NEW YORK | Sat Dec 17, 2011 6:49pm EST
(Reuters) - Hundreds of anti-Wall Street protesters took to New York's streets on Saturday in an attempt to establish a new encampment, with scores arrested as they tried to move onto church-owned land.
The protesters had used a wooden ladder to climb over a chain-link fence into the lot owned by Trinity Church, an Occupy Wall Street spokesman said.
Police had no immediate figure on how many protesters were arrested, but Gideon Oliver, president of the New York City chapter of the National Lawyers Guild, put the number at about 55, including between five and 10 members of the clergy.
The demonstrators continued moving around Manhattan's streets into the evening, at one point saying they were headed to the house of the Trinity Church rector.
"We are unstoppable. Another world is possible," and "Whose street? Our street," were among the chants from the protesters, who blocked some streets as they marched.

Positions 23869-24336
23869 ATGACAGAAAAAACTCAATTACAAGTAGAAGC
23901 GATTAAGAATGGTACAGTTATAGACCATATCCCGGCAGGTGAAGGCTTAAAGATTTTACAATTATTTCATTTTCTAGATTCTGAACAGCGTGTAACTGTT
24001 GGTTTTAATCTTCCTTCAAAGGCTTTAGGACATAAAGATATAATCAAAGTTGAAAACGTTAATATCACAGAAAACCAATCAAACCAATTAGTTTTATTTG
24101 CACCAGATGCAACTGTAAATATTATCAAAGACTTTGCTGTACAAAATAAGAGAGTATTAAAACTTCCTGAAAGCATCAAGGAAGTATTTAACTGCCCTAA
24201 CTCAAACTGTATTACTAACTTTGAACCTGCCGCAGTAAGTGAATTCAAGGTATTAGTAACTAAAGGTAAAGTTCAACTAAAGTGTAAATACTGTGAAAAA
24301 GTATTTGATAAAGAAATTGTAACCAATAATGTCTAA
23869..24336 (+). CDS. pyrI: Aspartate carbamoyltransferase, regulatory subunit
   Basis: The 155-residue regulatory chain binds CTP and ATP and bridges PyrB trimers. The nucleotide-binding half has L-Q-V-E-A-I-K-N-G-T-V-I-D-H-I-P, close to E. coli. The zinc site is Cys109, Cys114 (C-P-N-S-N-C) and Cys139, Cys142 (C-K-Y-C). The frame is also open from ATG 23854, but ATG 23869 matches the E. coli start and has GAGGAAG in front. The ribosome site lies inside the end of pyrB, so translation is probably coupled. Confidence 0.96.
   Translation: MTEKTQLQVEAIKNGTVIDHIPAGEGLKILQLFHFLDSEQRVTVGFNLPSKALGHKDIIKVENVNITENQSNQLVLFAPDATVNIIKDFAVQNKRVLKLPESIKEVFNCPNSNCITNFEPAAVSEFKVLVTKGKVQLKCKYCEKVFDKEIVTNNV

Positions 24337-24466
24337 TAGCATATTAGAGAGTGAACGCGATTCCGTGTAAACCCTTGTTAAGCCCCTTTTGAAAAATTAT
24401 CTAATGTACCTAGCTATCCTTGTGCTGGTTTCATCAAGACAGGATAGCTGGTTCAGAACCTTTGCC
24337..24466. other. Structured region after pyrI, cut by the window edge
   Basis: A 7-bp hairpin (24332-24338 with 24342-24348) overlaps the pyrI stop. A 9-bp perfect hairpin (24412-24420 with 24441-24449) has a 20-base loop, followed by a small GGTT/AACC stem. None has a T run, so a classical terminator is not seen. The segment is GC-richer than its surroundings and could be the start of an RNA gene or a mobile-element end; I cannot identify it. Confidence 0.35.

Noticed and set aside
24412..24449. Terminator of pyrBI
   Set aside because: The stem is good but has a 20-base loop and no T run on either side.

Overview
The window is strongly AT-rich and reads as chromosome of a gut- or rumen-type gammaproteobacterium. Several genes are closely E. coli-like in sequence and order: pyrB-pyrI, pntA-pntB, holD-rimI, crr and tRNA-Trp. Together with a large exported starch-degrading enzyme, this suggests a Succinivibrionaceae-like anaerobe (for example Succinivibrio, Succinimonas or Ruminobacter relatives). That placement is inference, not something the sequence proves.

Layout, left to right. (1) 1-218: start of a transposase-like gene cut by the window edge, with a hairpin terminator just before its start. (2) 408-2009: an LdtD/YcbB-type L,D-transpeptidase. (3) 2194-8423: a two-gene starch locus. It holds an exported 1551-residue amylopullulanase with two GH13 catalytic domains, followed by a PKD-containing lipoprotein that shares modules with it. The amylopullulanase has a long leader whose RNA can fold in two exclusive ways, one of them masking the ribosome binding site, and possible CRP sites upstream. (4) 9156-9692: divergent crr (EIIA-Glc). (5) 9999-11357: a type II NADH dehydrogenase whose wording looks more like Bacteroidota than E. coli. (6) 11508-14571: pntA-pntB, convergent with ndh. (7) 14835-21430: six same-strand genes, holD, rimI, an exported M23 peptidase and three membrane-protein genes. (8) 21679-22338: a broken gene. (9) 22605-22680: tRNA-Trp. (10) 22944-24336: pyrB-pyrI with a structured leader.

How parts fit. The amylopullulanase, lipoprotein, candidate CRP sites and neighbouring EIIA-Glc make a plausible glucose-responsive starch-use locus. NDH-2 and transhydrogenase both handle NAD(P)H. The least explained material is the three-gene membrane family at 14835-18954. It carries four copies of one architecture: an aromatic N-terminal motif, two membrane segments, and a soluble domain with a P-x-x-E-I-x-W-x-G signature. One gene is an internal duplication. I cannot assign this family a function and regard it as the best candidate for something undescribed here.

Later, as they started to move toward Midtown, some of the demonstrators were hemmed in by lines of police, and police on motorcycles tried to disperse protesters who were in the middle of streets.
The Occupy movement began with protesters taking over a park in New York in September to draw attention to economic inequality and a financial system they say is unfairly skewed toward the wealthy.
In ensuing weeks the protests and encampments spread to cities throughout the United States as well as to some in other countries.
But Occupy camps in New York, Los Angeles, San Francisco and a number of other major cities were shut down in recent weeks in operations that resulted in hundreds of arrests and have raised questions about the movement's future.
Authorities have justified their moves against the camps on a variety of grounds, including that the camps were causing sanitation problems and were dangerous to public safety.